COAST GUARD STATION INDIAN RIVER INLET, Del. (AFNS) --
Imagine being in a yellow life raft in the middle of the ocean after surviving an aircraft incident. There is an aircraft flying several hundred feet overhead. The best chance of being rescued lies in an ability to use the issued survival equipment to signal the position to the aircraft.
While this situation might seem far-fetched, it is a very real possibility for aircrew members flying out of Dover Air Force Base, Delaware.
For this reason, members of the 436th Operational Support Squadron Survival, Evasion, Resistance, Escape flight partnered with the 3rd Airlift Squadron at Dover AFB, Coast Guard Air Station Atlantic City, New Jersey, and Coast Guard Station Indian River Inlet, Delaware, to train local search and rescue procedures during Exercise Castaway.
“The whole idea for Exercise Castaway started with a picture,” said Tech. Sgt. Derreck Day, 436th OSS SERE specialist. “I was conducting a water survival preparation course [that includes] a picture of a 46-man life raft, [where] at 4,000 feet is extremely difficult to spot. Looking at that photo, I thought ‘what is the probability of finding an individual, if not, a whole crew of people in a life raft out in the Atlantic Ocean.’”
The picture Day refers to is a photo taken from a C-17 Globemaster III at an altitude of about 4,000 feet. The raft is nearly impossible to spot with the naked eye. At that altitude, the raft appears to blend in with the ocean waves; an incredible challenge to anyone attempting to locate survivors in the open ocean.
“It’s a photo of the largest life raft we have in our inventory and in that photo you can’t even see the life raft,” Day said. “So looking at that situation, I thought to myself, ‘why not exercise this.’”
During Exercise Castaway, Day and four Airmen from the 436th OSS SERE flight were escorted 5 miles out into the Atlantic Ocean by Coast Guardsmen from Indian River Inlet.
“We got to Coast Guard Station Indian River and by the time we broke through the waves out of the inlet, about 4 and a half miles off shore, the 25 mile buoy was reading 5 foot seas and 17 knot winds,” Day said. “I’m very grateful that the Coast Guard was there to provide over watch in case of an emergency.”
Once in place, the SERE crew then prepared their signaling equipment including the combat survivor evader locator radio, sea dye, flare and life raft canopy. This marked the official start of Exercise Castaway.
"At first there were no visuals. It was just them on the raft and we had to find them. Even at 500 feet, which is pretty close to the ground, we weren’t able to see them until we were right on top of them." 1st Lt. Nicholas Johnson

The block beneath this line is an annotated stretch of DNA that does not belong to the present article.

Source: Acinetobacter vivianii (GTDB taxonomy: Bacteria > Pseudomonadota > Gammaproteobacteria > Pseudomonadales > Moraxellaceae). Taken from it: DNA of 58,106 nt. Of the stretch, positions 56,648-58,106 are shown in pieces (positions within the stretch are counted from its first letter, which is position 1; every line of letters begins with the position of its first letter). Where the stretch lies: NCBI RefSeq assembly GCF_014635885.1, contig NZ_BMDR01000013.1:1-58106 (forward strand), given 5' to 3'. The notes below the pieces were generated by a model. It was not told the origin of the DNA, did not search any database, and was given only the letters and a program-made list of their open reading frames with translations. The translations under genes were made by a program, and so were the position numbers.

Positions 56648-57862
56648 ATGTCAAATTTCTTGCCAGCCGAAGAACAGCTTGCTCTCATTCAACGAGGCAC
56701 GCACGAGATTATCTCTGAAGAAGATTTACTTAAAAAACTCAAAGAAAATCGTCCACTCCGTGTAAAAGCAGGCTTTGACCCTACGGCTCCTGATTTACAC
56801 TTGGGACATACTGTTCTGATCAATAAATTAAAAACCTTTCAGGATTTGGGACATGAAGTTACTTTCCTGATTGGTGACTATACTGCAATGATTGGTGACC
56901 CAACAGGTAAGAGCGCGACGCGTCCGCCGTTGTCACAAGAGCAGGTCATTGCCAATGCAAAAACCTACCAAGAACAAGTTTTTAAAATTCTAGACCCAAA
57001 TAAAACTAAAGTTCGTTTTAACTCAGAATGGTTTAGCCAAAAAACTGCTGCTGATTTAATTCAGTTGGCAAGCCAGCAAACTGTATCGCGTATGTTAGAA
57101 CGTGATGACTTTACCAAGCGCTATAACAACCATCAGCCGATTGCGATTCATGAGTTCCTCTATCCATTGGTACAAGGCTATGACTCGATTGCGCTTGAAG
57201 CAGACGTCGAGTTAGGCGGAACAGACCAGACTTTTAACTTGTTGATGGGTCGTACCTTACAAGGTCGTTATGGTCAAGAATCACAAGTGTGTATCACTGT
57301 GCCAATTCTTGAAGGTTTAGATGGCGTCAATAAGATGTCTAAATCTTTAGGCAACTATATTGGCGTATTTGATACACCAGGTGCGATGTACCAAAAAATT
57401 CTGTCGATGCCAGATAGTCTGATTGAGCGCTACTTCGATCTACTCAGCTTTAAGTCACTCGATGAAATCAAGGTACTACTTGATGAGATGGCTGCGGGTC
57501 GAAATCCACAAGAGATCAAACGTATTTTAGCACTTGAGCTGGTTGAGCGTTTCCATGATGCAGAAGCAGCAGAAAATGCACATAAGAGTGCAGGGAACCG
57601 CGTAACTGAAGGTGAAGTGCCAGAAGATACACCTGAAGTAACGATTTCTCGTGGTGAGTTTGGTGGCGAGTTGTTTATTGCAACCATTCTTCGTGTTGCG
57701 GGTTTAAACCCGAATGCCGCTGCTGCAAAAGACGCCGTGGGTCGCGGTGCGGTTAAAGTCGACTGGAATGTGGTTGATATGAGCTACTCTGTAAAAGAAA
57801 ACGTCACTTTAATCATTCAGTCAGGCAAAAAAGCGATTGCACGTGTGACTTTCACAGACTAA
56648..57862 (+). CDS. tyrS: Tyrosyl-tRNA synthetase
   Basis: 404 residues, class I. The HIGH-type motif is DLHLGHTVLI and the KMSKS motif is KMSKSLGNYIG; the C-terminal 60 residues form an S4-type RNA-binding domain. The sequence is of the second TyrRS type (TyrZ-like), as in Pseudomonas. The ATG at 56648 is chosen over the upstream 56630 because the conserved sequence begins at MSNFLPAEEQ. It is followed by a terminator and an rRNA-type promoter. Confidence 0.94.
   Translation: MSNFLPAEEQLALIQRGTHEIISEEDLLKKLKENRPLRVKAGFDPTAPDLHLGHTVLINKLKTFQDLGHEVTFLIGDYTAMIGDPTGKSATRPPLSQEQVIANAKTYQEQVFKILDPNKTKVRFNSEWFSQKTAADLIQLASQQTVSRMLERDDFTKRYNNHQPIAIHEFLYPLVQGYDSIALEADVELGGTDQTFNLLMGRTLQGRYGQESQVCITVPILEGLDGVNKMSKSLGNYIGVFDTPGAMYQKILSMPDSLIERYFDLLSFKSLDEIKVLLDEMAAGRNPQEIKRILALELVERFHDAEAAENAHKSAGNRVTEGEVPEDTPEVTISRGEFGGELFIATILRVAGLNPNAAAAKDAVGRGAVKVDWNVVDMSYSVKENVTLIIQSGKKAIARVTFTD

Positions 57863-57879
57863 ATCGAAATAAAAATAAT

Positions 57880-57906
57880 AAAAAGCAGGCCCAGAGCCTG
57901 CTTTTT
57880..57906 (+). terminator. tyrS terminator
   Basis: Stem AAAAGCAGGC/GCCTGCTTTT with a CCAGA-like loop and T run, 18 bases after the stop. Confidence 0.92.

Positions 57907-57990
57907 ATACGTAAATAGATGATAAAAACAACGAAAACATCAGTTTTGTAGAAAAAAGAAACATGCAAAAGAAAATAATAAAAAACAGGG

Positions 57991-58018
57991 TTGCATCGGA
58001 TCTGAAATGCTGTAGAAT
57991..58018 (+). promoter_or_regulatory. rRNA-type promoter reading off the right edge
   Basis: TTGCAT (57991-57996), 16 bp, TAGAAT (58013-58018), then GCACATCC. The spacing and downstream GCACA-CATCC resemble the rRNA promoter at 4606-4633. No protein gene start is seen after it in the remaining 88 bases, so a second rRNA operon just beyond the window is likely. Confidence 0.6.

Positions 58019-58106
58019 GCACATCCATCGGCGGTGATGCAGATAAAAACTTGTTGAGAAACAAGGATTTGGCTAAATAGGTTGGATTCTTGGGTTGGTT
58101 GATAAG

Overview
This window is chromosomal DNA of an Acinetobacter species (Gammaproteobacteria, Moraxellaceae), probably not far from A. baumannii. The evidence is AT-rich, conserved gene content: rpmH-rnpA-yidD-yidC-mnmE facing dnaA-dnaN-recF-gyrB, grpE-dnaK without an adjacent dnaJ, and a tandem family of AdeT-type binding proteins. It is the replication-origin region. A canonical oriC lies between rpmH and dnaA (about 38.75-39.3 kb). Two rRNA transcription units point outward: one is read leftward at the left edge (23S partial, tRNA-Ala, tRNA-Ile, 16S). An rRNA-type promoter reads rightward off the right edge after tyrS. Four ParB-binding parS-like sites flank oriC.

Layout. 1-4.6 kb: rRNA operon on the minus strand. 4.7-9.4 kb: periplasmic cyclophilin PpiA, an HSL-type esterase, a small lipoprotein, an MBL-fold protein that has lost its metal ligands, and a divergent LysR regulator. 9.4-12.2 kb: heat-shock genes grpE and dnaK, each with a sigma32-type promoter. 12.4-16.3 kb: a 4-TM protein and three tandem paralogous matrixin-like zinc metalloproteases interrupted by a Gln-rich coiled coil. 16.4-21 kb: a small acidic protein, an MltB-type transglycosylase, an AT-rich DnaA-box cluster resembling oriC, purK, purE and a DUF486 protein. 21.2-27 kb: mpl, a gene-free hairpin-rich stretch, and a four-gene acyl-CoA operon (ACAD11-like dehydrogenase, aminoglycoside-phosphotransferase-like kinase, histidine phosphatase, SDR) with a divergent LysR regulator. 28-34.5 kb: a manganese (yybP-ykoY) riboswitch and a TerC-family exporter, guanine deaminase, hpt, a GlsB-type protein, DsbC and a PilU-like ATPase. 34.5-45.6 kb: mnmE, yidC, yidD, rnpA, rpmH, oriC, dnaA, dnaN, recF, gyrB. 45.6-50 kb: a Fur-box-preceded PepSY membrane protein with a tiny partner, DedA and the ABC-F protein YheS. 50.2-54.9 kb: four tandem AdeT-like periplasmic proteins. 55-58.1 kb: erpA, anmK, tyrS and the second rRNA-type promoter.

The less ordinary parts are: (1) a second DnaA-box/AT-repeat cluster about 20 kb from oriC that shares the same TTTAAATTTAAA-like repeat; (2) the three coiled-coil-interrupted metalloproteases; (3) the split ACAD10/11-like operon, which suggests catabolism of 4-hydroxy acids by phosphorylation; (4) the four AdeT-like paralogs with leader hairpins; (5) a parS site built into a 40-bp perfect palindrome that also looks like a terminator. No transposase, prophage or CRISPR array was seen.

Day explained their objective was to go through the issued survival equipment, use it, devise tactics, techniques and procedures, and to relay pertinent information to assist the aircrew in spotting them.
Two aircraft crews participated in the exercise: a C-17 from Dover AFB and a MH-65D Dolphin from CGAS Atlantic City. As the acting on-scene commander, the C-17 crew spotted the life raft and relayed location information to the MH-65D for simulated rescue and hoist practice.
“The scenario for the aircrew aboard the C-17 was for them to respond to a simulated downed aircraft call, provide a search pattern, exercise their on-scene commander checklist and take photographs of what’s happening through their perspective,” Day said. “As they role-play on-scene commander, once they spotted the life raft, they notified Coast Guard Station Atlantic City.”
As the C-17 was spotted in the distance, the crew began their series of signaling attempts to the aircrew aboard the aircraft.
“We came in at 500 feet through several passes while the guys in the raft were trying out different signaling techniques,” said 1st Lt. Nicholas Johnson, 3rd Airlift Squadron pilot. “Then we climbed to higher altitudes to see how clear we can see those visuals at different altitudes and capture data on what would be the best altitude to ingress to try and find guys on the ground.”
Spotting the life raft became a challenge on its own due to the high-speed winds and tall waves. It took a couple passes before the aircrew spotted the life raft.
“At first there were no visuals,” Johnson said. “It was just them on the raft and we had to find them. Even at 500 feet, which is pretty close to the ground, we weren’t able to see them until we were right on top of them.”
With each pass over the raft, the aircrew then ascended to higher altitudes to observe the effects altitude had on spotting the life raft. The higher they climbed, it became increasingly difficult to keep track of the life raft.
“There are a lot of lessons learned that I plan on relaying to the aircrew that could find themselves in that situation,” Day said. “It was amazing to see the interaction between all participating agencies and record all the success and failures that happened during the exercise.”
During flight operations, there is always risk involved. For Dover AFB, being prepared in case of a real world incident means readiness and tactful knowledge of basic water survival and search and rescue principles. Knowing how to signal aircraft aiding in rescue while also experiencing the dangers of open water is paramount to survival. The SERE team here is dedicated to ensuring aircrews have the skills needed to give themselves the best chance of survival.